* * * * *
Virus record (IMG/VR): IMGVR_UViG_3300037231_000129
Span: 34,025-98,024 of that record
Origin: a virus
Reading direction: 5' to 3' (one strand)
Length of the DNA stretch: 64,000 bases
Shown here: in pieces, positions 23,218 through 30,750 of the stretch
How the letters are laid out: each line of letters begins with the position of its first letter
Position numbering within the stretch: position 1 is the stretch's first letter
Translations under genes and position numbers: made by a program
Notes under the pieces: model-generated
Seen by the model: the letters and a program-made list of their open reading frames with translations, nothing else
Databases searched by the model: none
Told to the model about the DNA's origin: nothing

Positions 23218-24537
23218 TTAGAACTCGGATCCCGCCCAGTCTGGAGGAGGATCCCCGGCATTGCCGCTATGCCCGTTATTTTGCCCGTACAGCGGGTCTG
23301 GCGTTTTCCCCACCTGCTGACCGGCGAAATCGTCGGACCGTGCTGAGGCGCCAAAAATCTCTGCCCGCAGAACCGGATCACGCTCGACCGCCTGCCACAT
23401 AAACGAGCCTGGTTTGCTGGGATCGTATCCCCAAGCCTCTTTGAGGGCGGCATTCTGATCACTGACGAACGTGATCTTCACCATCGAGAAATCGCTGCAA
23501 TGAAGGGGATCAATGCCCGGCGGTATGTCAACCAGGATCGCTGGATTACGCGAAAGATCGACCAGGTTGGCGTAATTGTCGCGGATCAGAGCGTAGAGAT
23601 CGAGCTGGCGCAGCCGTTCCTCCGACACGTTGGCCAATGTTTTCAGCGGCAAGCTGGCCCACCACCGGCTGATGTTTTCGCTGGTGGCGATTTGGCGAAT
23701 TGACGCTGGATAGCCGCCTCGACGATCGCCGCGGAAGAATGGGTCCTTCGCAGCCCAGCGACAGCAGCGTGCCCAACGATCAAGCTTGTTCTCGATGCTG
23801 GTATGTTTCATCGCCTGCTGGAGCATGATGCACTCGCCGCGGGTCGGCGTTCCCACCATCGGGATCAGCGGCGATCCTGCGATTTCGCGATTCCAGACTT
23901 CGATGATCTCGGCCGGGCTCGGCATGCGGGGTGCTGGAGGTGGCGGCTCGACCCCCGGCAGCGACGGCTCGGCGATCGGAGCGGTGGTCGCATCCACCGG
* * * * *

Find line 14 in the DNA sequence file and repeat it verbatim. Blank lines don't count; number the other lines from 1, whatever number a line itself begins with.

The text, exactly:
Positions 23218-24537